• Red Carpet (1966) and Century 21 (1971), two of real estate’s earliest franchise operations that are still in operation today, set their agents apart with their distinctive red or gold coats.
  • In 1989, Keller Williams launched the first national franchise to offer profit sharing as a key component in their value proposition.
  • Brad Inman launched the first online real estate news service, Inman News in 1996. In 1999, he founded HomeGain, the first online lead generation firm to gain national traction.
  • In 2005, Pete Flint and Sami Inkinen launched Trulia to help agents gain greater exposure for their listings nationwide.
  • In 2006, Rich Barton launched Zillow with its “Zestimate,” the first online, public-facing home value estimator.

How to put contrarianism to work in your business

Being contrarian is one of the quickest ways to stand out from the competition. Here are five ways you can achieve that goal.

1. Create your personal unique selling proposition (USP) and charge more

To stand out on listing presentations, carefully research the services that your competitors provide, and then offer one or two services that your competitors don’t provide.

It could be a 3-D virtual tour using that Matterport 3-D technology, complementary staging services, digital transaction management or any other services that your clients would find useful and that differentiate you from your competitors.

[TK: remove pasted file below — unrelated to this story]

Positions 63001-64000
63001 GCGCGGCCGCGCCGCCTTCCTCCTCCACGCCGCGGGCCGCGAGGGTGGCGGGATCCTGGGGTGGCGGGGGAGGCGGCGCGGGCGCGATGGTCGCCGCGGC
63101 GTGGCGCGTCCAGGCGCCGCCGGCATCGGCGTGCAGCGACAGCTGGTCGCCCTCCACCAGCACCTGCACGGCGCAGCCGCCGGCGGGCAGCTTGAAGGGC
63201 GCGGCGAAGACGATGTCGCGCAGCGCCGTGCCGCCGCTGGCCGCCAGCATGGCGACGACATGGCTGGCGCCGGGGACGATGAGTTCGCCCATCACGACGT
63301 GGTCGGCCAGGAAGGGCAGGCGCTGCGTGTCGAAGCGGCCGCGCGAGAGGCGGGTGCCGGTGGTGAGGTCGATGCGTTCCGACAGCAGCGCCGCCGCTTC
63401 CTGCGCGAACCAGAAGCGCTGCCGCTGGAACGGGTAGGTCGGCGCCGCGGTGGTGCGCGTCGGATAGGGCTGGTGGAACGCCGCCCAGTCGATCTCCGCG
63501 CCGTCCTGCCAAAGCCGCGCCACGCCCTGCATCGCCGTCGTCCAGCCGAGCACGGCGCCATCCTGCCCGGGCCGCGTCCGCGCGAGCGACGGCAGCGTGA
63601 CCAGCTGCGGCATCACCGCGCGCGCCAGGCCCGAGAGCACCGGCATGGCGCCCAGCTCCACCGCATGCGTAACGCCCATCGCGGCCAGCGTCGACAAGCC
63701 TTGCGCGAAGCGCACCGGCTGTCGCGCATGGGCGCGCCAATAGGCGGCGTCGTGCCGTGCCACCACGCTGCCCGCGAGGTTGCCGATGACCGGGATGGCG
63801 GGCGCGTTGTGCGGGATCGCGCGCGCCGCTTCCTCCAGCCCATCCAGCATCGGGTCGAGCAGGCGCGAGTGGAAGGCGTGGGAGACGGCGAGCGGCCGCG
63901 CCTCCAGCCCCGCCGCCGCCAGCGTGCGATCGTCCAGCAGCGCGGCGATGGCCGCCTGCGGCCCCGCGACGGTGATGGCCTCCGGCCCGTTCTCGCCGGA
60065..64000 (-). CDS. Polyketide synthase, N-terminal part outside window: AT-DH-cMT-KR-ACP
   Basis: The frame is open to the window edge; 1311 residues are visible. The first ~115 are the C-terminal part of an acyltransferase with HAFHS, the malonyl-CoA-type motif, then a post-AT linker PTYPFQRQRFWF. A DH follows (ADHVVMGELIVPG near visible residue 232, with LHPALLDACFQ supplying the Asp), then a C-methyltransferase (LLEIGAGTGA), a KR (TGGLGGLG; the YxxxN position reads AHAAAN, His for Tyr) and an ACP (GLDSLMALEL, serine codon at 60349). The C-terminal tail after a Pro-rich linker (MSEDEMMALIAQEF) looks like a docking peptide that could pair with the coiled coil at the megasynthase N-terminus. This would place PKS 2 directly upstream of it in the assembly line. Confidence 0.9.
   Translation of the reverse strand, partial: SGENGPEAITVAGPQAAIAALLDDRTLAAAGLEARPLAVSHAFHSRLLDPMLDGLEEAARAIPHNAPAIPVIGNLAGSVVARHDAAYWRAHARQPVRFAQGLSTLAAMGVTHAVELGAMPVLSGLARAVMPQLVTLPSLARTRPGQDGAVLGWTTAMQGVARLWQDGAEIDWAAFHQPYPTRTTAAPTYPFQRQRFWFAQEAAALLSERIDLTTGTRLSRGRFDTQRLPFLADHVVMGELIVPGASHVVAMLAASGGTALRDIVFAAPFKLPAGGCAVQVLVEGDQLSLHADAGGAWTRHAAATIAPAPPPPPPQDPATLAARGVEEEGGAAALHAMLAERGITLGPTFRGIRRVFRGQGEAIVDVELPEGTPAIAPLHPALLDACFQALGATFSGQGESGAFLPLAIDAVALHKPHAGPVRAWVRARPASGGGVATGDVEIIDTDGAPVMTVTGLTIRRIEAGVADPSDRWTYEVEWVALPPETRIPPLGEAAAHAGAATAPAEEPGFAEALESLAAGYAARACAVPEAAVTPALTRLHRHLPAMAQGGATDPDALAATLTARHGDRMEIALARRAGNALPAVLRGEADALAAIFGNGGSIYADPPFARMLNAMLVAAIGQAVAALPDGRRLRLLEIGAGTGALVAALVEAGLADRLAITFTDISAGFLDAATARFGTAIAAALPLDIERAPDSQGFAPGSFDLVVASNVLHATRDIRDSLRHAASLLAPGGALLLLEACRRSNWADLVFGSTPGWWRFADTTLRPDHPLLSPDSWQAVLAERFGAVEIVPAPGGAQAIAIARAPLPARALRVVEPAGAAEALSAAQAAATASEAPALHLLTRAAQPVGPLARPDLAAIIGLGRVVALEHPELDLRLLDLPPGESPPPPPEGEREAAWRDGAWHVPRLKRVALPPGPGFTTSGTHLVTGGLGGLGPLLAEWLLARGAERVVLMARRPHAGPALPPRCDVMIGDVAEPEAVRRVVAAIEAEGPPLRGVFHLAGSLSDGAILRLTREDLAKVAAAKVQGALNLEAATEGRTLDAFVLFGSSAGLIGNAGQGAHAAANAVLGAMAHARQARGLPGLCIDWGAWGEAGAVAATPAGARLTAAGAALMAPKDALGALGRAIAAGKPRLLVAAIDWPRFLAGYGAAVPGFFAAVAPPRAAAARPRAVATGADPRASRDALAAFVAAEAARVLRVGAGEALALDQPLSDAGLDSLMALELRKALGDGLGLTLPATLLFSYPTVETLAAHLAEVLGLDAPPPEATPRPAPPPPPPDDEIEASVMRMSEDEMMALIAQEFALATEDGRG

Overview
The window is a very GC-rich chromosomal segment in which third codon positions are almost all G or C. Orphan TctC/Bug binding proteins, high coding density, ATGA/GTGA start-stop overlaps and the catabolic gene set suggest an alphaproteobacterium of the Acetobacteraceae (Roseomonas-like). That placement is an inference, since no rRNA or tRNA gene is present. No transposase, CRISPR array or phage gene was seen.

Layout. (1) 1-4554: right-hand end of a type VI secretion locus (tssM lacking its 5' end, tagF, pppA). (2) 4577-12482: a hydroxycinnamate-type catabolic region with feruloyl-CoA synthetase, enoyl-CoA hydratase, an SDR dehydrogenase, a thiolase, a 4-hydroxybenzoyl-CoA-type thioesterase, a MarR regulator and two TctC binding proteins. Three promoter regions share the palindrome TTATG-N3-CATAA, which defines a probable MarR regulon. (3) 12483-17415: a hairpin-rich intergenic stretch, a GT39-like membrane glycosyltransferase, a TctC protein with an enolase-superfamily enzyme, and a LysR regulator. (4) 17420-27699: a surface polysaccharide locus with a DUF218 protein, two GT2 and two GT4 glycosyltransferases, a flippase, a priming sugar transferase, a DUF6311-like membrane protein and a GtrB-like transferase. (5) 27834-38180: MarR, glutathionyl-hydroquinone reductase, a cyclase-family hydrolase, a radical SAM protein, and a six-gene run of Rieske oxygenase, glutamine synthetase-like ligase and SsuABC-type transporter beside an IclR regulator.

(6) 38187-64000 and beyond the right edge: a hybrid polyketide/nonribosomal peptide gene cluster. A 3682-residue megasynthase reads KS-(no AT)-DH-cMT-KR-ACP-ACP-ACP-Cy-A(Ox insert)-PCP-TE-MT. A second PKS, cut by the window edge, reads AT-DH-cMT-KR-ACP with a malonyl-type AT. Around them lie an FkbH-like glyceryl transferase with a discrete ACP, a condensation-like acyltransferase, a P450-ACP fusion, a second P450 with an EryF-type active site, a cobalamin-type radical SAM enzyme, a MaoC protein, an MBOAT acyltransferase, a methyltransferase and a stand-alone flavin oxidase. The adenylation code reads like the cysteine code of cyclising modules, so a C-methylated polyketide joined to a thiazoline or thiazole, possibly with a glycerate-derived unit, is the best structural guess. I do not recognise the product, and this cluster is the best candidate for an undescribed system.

Keep up with the latest shiny objects to see which ones can give you a competitive edge. The contrarian move is that when others are cutting their commission, charge more.

2. Put up ‘Just Sold By’ signs

Most agents put up “Under Contract” signs when their listings sell, but you should ask your buyers if they would allow you to put a “Just Sold By” sign in front of their house for a month after their property closes. Give them a nice gift for doing this.

Be sure to check with your company, local board and MLS that there is nothing that prohibits you from doing so. By the way, this contrarian move will probably not sit well with the former listing agent.

3. Hold a weekday open house

Almost everyone holds open houses on the weekends. The contrarian takes weekends off and holds open houses for the 90 minutes before school lets out during the week.

Make sure that you serve refreshments and that the house is easy to flag from the route parents take to pick up their kids after school.

4. Don’t be afraid to be who you are

If you want three minutes on how to succeed by being a contrarian, check out the following video from Leigh Brown, “The sh*t Leigh Brown says.”

5. Have a higher purpose

If you are someone who cares deeply about faith, politics or other social issues, giving back often results in your business growing almost effortlessly. Volunteer at the local 10K charitable fundraising event, be active at your place of worship or work hard to improve the community where you live.

People want to do business with like-minded others, especially those who share their values and give back. It’s way more rewarding than door-knocking or cold calling and often produces significantly better results.

Being a contrarian might aggravate your competition, but do you really care when you’re having fun, giving back and making more money to boot?

Bernice Ross, CEO of RealEstateCoach.com, is a national speaker, author and trainer with over 1,000 published articles and two best-selling real estate books. Learn about her training programs at www.RealEstateCoach.com/AgentTraining and www.RealEstateCoach.com/newagent

Email Bernice Ross.